by Brooks Hays
Washington (UPI) Mar 23, 2017
Researchers in Scotland have figured out what happens to laser energy when a beam is fired into plasma.
Plasma is the most abundant form of matter in the universe. When it is fully ionized, and the positive and negative charged particles separate, plasma can host powerful electronic and magnetic fields.
Researchers can create plasma particle separation by hitting it with a laser pulse. The pulse displaces electrons, leaving ions isolated, which then exert an attractive force on the displaced electrons. The pulse then creates a wake of oscillating electrons.
The electric phenomenon creates a particle accelerator. Because the wake moves close to the speed of light, it allows charged particles to be accelerated across short distances at high energies.
Until now, scientists hadn't investigated what happens to the entirety of the energy supplied by the laser pulse.
"An interesting conundrum that has not been considered before is the question of where laser energy goes after being deposited in plasma," Dino Jaroszynski, a professor of physics at the University of Strathclyde, said in a news release. "We know where some of this energy goes because of the presence of high-energy electrons emitted in a narrow, forward directed beam."
Analysis by Jaroszynski and his colleagues revealed the presence of two other beams, one of which moves in a backwards direction.
"My research group has shown that the wakefield accelerator produces three beams, two of which are low energy and high charge, and the third, high energy and low charge," Jaroszynski said.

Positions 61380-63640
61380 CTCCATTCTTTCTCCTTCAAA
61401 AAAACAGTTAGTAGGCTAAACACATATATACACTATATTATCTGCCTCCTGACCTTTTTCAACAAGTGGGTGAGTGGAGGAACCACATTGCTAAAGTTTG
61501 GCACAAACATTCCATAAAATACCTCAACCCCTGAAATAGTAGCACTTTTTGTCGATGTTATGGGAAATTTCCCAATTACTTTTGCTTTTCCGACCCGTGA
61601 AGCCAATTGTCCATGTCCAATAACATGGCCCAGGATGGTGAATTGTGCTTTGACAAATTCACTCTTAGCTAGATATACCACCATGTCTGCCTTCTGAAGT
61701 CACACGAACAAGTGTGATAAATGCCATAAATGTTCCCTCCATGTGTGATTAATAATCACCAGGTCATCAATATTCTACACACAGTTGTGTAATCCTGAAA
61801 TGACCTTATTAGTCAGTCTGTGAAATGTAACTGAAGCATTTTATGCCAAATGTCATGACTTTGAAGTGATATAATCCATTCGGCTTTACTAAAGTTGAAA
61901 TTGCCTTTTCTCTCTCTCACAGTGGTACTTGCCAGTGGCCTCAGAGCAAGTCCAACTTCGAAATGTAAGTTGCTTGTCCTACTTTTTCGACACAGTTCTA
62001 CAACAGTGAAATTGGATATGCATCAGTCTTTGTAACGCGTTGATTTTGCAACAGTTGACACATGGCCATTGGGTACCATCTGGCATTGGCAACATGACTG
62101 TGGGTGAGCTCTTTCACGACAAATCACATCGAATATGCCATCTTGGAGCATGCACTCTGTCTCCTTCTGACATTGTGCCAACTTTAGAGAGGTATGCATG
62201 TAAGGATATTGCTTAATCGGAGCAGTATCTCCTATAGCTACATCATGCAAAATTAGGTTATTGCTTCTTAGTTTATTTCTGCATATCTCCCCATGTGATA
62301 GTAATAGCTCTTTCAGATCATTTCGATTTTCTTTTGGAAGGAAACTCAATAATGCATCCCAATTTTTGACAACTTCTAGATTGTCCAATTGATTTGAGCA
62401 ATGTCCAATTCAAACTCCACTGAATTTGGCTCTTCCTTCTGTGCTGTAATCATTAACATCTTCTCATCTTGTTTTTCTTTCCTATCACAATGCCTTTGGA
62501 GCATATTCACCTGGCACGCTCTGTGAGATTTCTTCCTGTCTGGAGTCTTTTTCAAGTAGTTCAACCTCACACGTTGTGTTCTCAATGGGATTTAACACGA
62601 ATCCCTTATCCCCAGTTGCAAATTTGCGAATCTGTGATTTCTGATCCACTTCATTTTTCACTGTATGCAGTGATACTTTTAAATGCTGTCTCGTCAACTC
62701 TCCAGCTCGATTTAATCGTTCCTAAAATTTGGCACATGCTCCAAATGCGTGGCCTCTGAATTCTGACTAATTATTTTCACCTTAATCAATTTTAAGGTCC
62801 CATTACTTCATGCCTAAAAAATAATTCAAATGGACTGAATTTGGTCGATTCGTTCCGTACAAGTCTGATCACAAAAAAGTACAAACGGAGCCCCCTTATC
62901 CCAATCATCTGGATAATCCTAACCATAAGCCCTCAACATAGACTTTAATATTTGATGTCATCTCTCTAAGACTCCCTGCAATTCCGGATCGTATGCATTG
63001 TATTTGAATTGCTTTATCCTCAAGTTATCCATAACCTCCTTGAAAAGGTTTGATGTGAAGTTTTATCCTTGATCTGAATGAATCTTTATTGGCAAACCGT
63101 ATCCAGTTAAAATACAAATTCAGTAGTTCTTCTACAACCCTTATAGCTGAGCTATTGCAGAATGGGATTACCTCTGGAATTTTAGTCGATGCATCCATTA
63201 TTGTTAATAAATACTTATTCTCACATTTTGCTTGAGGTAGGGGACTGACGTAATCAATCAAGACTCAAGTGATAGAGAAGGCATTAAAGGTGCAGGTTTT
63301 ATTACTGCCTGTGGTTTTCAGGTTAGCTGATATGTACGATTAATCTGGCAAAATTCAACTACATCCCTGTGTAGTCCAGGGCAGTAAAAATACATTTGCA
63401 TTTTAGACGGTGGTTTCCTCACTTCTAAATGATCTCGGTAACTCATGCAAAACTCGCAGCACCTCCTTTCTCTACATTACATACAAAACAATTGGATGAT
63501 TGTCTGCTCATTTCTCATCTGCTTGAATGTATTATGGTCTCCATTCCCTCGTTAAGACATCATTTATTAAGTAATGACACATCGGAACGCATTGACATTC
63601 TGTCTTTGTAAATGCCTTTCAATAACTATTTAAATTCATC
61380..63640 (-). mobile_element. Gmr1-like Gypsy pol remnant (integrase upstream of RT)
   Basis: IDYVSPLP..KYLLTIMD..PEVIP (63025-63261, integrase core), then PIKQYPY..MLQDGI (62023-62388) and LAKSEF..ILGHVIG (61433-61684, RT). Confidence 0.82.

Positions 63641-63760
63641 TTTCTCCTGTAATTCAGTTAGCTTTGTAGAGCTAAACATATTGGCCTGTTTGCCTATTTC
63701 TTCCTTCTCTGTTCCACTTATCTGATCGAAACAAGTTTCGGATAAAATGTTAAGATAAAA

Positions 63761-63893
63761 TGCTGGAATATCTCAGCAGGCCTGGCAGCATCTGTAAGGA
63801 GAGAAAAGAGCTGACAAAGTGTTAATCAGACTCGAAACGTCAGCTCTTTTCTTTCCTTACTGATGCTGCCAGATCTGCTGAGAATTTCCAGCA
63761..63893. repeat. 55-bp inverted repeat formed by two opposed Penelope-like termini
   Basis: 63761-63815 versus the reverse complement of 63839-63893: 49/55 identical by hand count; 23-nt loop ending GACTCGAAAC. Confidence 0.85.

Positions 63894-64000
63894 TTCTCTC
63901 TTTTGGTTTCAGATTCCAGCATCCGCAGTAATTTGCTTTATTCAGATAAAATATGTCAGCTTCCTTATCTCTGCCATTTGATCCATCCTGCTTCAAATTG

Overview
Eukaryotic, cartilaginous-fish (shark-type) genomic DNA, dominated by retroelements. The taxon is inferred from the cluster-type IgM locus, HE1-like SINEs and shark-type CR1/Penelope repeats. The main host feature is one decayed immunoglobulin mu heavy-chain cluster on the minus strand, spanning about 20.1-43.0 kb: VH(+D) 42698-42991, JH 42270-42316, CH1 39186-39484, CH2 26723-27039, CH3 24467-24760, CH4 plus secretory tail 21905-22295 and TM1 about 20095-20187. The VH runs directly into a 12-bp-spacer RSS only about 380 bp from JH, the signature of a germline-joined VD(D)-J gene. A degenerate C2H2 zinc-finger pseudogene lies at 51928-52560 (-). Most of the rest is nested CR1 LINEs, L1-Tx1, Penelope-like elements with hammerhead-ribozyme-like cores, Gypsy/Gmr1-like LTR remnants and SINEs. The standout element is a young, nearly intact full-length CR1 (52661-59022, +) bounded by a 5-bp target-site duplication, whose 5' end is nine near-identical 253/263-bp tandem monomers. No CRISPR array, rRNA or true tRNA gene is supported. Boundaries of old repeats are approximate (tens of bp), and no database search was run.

Researchers hope their findings -- detailed in the journal Scientific Reports -- will help scientists improve the efficiency and application potential of wakefield accelerators.
"These beams can provide a useful high flux of electrons or bremsstrahlung photons over a large area, which can be used for imaging applications, or for investigating radiation damage in materials," said Enrico Brunetti, a physicist and research fellow at Strathclyde. "If not properly dumped, they can, however, have undesirable side-effects, such as causing damage to equipment placed close to the accelerator."
Moscow (Sputnik) Mar 21, 2017
2017 has already seen a spate of bold statements by Russia and US officials about the development and testing of laser weapons in their countries; earlier this week, the US announced that it is preparing to test a new high-powered laser weapon which can be mounted on army trucks. On March 16, Lockheed Martin said that its new solid-state fiber laser can slice through targets with a record- ... read more
Learn about laser weapon technology at SpaceWar.com
|The content herein, unless otherwise known to be public domain, are Copyright 1995-2017 - Space Media Network. All websites are published in Australia and are solely subject to Australian law and governed by Fair Use principals for news reporting and research purposes. AFP, UPI and IANS news wire stories are copyright Agence France-Presse, United Press International and Indo-Asia News Service. ESA news reports are copyright European Space Agency. All NASA sourced material is public domain. Additional copyrights may apply in whole or part to other bona fide parties. All articles labeled "by Staff Writers" include reports supplied to Space Media Network by industry news wires, PR agencies, corporate press officers and the like. Such articles are individually curated and edited by Space Media Network staff on the basis of the report's information value to our industry and professional readership. Advertising does not imply endorsement, agreement or approval of any opinions, statements or information provided by Space Media Network on any Web page published or hosted by Space Media Network. Privacy Statement|